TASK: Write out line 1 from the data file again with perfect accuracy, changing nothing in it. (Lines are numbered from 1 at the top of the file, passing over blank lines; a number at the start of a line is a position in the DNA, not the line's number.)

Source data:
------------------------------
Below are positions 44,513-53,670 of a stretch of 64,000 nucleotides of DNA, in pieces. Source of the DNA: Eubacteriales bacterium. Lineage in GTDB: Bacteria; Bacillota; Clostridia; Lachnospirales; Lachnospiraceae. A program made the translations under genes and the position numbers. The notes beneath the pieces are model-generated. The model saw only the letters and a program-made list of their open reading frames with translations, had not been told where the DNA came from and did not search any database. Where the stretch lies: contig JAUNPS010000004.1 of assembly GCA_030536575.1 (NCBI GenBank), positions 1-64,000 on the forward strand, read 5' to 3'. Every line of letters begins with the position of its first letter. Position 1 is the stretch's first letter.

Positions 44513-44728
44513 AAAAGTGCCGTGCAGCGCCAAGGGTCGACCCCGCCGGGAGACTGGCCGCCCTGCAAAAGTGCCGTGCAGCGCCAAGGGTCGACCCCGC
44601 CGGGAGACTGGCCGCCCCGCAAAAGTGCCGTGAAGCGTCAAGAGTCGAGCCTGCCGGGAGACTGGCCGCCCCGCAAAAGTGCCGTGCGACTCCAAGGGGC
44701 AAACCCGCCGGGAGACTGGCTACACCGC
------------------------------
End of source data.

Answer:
Below are positions 44,513-53,670 of a stretch of 64,000 nucleotides of DNA, in pieces. Source of the DNA: Eubacteriales bacterium. Lineage in GTDB: Bacteria; Bacillota; Clostridia; Lachnospirales; Lachnospiraceae. A program made the translations under genes and the position numbers. The notes beneath the pieces are model-generated. The model saw only the letters and a program-made list of their open reading frames with translations, had not been told where the DNA came from and did not search any database. Where the stretch lies: contig JAUNPS010000004.1 of assembly GCA_030536575.1 (NCBI GenBank), positions 1-64,000 on the forward strand, read 5' to 3'. Every line of letters begins with the position of its first letter. Position 1 is the stretch's first letter.